One more note: Look at Office. Millions of people knew all the ins and outs of Excel and Word, and then MS goes and changes the interface 100%. With NO way of going back. I resisted until recently, and after almost a year on office 2010, I hate it to this day. The ribbons suck, I can never find the things I am looking for, and they don't even have a basic paste function, they made it more complicated. Yeah, I can ctrl-v, but sometimes I want to right click and paste, not right click and hunt for the paste icon I am looking for. I hate icons. I want words. I speak english. If I want to paste special and choose to paste values, I want to right click, paste special, values, ok. I don't want right click and look for the icon that represents pasting values. I am literate, give me words, not icons that represent words. It is a disaster, and as a result, most companies still have Windows XP and Office 2003 installed. If it werent for so many viruses and malware targeting the weak security of XP, I would still have all my machines running on XP. I still run programs like Live Messenger in Vista mode so the icon goes in the tray and not on the bar. I don't understand why MS wants me to change so bad.. I don't want to change, I am more efficient the way I use it, so bugger off and leave me alone! I want my "up directory" button back, and I want the window button in excel back, so when I have 250 spreadsheets open (or even 2), I can switch without having to go to the right hand monitor and click on the excel icon and choose the window from there.. I just want to do it in excel. Come on, quit changing stuff just for the sake of changing..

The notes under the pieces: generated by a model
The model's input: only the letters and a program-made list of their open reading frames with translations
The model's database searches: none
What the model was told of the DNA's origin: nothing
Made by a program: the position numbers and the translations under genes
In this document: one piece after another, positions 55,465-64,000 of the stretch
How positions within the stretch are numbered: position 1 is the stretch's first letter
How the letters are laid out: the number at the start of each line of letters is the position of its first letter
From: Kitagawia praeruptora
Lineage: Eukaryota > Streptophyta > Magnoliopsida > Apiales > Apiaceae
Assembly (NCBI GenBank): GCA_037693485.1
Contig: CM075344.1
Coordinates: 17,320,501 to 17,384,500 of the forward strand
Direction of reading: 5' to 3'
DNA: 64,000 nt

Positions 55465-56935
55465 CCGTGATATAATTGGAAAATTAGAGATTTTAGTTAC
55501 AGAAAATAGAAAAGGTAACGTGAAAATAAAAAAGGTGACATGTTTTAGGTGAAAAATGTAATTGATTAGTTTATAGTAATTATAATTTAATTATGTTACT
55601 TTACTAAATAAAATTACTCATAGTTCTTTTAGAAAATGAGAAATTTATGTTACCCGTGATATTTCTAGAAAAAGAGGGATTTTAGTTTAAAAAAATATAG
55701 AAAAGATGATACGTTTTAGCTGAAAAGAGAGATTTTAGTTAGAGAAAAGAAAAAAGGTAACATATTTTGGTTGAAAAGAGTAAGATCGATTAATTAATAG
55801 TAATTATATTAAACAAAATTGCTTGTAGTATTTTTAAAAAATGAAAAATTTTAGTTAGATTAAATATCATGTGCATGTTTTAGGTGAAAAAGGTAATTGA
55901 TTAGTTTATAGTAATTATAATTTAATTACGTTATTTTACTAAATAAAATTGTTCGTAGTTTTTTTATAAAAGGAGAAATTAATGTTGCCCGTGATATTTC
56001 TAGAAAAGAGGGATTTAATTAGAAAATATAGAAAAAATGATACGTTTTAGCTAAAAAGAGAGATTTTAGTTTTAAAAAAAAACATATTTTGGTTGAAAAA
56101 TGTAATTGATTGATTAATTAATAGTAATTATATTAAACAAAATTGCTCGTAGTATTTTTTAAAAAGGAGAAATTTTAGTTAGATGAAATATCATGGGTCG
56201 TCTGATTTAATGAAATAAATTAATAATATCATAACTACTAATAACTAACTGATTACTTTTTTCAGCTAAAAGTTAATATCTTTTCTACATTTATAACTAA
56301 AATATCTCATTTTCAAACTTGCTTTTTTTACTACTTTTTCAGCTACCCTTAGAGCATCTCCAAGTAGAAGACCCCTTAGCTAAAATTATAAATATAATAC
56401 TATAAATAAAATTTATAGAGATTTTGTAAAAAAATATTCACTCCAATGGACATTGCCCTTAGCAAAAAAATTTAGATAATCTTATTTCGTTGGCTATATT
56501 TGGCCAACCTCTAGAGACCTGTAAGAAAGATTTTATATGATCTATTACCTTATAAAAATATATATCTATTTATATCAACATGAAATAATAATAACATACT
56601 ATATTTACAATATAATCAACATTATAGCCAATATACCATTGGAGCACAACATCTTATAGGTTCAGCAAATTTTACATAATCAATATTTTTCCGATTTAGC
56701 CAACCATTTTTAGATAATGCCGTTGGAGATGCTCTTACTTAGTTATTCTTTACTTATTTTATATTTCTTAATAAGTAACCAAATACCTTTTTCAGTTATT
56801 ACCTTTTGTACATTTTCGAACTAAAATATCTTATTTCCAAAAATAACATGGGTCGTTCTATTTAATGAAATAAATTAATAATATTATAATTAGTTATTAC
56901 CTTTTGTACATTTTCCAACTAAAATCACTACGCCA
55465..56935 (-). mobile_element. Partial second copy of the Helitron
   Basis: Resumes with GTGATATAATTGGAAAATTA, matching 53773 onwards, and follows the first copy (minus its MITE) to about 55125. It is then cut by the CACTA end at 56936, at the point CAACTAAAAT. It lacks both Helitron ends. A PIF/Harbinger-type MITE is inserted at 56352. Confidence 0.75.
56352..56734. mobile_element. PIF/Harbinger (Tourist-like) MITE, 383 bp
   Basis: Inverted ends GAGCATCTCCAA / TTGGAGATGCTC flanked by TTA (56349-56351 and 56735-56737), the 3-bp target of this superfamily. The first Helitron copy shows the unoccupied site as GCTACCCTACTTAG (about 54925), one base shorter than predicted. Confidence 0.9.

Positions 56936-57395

Reply
  • shin0bi272 - Friday, March 16, 2012 - link

    no... just no. Stop talking about stuff you know very little about. It just makes you look bad. Reply
  • Valahano - Friday, March 16, 2012 - link

    Care to elaborate? Reply
  • slickr - Thursday, March 15, 2012 - link

    Good job Andrew. After years of reading this website you with this obvious piece of propaganda have forced me from this moment on to stop visiting this website.

    This shameless advertising for this Microsoft crap of a operating system that they call windows 8 is sickening. How much did they pay you?

    You people make me sick, at least be honest about it and write that you have been paid to write about their product in a positive way, I guarantee you people won't be too judgmental and will accept the fact that this website with its obvious bias for some time now has been loosing all its visitors and is forced to write propaganda articles for money!
    Reply
  • Shinya - Thursday, March 15, 2012 - link

    So basically because he likes something that you don't (even though he heavily criticized it) your limited brain capacity calculated that he was paid?

    Please stick with apple products iTard. Your lord n savior is waiting over at engadget.
    Reply
  • shin0bi272 - Friday, March 16, 2012 - link

    actually no hes right... if you look at what MS did with win8 its designed for tablets and they are violently forcing pc users to adapt the same gui that will be basically worthless to us and what does the author of this article say?

    "Yes, Metro is very different from what came before, and yes, Metro was clearly designed with touch in mind, but once you learn its tricks (and especially once you’ve got the new keyboard shortcuts dedicated to memory) it acquits itself as a flexible and powerful user interface."

    Sucking up much?
    Reply